No matter the vote's outcome, state police details in the French Quarter will eventually be replaced. With what? No one's quite sure yet.
- by Frank Perez
Residents in the French Quarter will vote on Saturday (December 5) on whether to renew a quarter-cent sales tax approved by voters in 2015. This tax funded the state police patrols in the French Quarter.
Renewing the tax has been the subject of fierce controversy and is currently in doubt because of disagreements over how the revenue should be spent. Several French Quarter groups want to use the money to expand the French Quarter Task Force.
Mayor Cantrell, however, has a different idea: the creation of the Unified French Quarter Patrol Structure, which would include off-duty NOPD officers as well as civilians. Some neighborhood residents are leery; former mayor Mitch Landrieu enacted a similar plan during his administration to mixed reviews at best.
Either way, the Louisiana State Police will no longer be patrolling the French Quarter.
Groups such as Vieux Carre Property Owners and Residents Association (VCPORA), French Quarter Management District (FQMD), French Quarter Business Association (FQBA), and the Bureau of Governmental Research (BGR) have all come out against renewing the tax.
VCPORA has stated:
“To review, this .2495% sales tax in the French Quarter is meant to fund security within the neighborhood. Since 2016, it has funded the Louisiana State Police Troop N, which cannot be afforded past the end of the year. A new option was put forward to help fund FQMD's Supplemental Police Patrol Program, also known as the French Quarter Task Force.
But as usual – especially in the French Quarter – not everyone agrees. Bob Simms, who currently runs the French Quarter Task Force, is in favor of renewing the tax. Simms argues the money cannot be spent until the details are figured out and, he says, there is time to do that later. He also suggests the Task Force would be dormant until a new tax renewal can be passed later in 2021. Simms also says French Quarter Citizens has endorsed renewal of the tax.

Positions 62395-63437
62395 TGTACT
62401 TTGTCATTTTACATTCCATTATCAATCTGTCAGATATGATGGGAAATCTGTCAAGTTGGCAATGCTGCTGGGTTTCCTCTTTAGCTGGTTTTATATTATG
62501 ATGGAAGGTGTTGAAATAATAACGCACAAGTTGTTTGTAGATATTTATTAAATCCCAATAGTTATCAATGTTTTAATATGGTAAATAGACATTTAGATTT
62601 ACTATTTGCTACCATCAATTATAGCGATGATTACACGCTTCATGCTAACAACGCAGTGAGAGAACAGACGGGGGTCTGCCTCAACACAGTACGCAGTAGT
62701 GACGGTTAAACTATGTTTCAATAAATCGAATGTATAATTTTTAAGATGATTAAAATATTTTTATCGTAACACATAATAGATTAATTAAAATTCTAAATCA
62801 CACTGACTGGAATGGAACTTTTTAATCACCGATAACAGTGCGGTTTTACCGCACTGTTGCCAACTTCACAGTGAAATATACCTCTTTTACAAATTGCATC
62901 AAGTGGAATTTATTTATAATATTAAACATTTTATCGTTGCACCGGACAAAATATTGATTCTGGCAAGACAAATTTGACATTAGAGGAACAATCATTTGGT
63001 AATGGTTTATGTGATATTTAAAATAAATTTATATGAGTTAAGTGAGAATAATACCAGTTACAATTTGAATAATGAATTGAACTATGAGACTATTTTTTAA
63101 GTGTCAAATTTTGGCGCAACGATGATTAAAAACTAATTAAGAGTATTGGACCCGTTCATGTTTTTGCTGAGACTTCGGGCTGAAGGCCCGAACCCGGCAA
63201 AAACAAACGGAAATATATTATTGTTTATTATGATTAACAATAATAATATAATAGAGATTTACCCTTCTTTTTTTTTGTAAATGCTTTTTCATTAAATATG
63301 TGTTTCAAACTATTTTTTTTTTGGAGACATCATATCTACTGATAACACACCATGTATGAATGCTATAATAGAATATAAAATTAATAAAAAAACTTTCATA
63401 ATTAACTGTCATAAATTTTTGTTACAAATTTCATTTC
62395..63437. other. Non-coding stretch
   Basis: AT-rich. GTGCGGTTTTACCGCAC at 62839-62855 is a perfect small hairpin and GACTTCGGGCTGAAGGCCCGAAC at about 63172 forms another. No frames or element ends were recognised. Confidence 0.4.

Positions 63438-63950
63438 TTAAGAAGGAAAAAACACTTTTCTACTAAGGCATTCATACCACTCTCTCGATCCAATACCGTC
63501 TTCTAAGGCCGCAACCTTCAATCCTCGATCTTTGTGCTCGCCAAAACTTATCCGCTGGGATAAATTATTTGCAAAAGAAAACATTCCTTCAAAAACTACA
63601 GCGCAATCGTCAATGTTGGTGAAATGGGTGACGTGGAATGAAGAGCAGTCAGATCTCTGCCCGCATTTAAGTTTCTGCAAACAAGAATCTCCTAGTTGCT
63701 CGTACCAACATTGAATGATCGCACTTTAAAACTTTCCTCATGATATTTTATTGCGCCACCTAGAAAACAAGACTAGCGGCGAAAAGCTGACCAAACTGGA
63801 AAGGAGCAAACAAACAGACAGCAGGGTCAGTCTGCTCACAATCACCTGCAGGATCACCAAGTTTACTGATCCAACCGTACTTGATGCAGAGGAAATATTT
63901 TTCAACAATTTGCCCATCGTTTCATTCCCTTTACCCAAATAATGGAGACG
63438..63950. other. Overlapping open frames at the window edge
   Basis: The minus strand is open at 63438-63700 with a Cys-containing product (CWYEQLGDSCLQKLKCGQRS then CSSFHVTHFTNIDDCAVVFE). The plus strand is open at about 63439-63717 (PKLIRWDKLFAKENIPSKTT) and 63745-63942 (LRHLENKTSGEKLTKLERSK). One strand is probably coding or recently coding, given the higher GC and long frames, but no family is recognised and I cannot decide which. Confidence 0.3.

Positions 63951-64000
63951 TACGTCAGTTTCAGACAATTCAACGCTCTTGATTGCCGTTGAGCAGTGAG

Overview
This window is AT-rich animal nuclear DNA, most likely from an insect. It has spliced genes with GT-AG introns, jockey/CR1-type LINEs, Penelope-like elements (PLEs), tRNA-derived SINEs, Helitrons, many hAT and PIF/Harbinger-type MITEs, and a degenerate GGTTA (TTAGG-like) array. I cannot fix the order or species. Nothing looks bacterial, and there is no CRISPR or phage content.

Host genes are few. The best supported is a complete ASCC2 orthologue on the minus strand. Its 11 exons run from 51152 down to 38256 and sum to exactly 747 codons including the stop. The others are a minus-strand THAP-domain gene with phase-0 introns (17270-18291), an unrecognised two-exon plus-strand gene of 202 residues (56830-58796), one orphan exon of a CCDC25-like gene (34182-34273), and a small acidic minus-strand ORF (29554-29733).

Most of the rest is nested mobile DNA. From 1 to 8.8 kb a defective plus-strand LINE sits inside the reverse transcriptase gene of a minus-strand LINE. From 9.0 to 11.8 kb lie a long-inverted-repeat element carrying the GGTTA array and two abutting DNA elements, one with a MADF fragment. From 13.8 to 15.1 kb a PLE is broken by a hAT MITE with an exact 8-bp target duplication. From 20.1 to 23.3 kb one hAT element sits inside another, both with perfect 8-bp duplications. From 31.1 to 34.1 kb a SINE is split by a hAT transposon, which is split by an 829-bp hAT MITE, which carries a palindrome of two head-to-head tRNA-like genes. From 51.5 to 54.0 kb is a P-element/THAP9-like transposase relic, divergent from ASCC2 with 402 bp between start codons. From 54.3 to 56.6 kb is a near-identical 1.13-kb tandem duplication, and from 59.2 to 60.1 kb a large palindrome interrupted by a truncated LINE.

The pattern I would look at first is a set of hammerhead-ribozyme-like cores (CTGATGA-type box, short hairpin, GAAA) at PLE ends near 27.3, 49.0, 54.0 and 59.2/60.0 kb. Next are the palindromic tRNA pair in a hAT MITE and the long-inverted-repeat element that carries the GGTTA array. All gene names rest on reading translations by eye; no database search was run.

Background of the State Police Patrols in the French Quarter
Security in the French Quarter has always been a contentious issue. The French Quarter Management District (FQMD) recently released the summary of a study commissioned in 2018 on safety and security in the neighborhood. The study endeavored to review the current security and safety infrastructure in the French Quarter, as well as the need, cost, and effectiveness of the French Quarter’s multiple security efforts and resources. Over a period of nine months, more than six dozen French Quarter stakeholders and law enforcement officials were interviewed by Interfor International, a global investigation and security consulting firm.
The $25,000 study resulted in a 50-page report, the bulk of which remains classified due to the neighborhood’s vulnerabilities regarding public safety and terrorist threats. An Executive Summary of the report was released on August 27, 2020.
The 15-page Executive Summary contains nothing earth-shattering. Among its recommendations are consolidating the nine different law enforcement agencies that currently patrol the Quarter into a unified command — something easier said than done — with NOPD at its center. The report also suggests that enforcement of existing laws needs to be more consistent.
Other key recommendations include:
FQMD Executive Director Karley D. Frankic is quoted in a statement on FQMD's website following the release of the Security Assessment as saying:
"A key recommendation by Interfor is that ‘the FQMD’s Supplemental Police Patrol Program is a critical program, already well received by stakeholders, which should be expanded and reinforced to the extent financially feasible.’ ”
Also in the statement, the FQMD cited statistics for its Supplemental Police Patrol Program’s (SPPP) 24/7 “blue light” crime deterrent patrols, saying that in 2019, SPPP officers: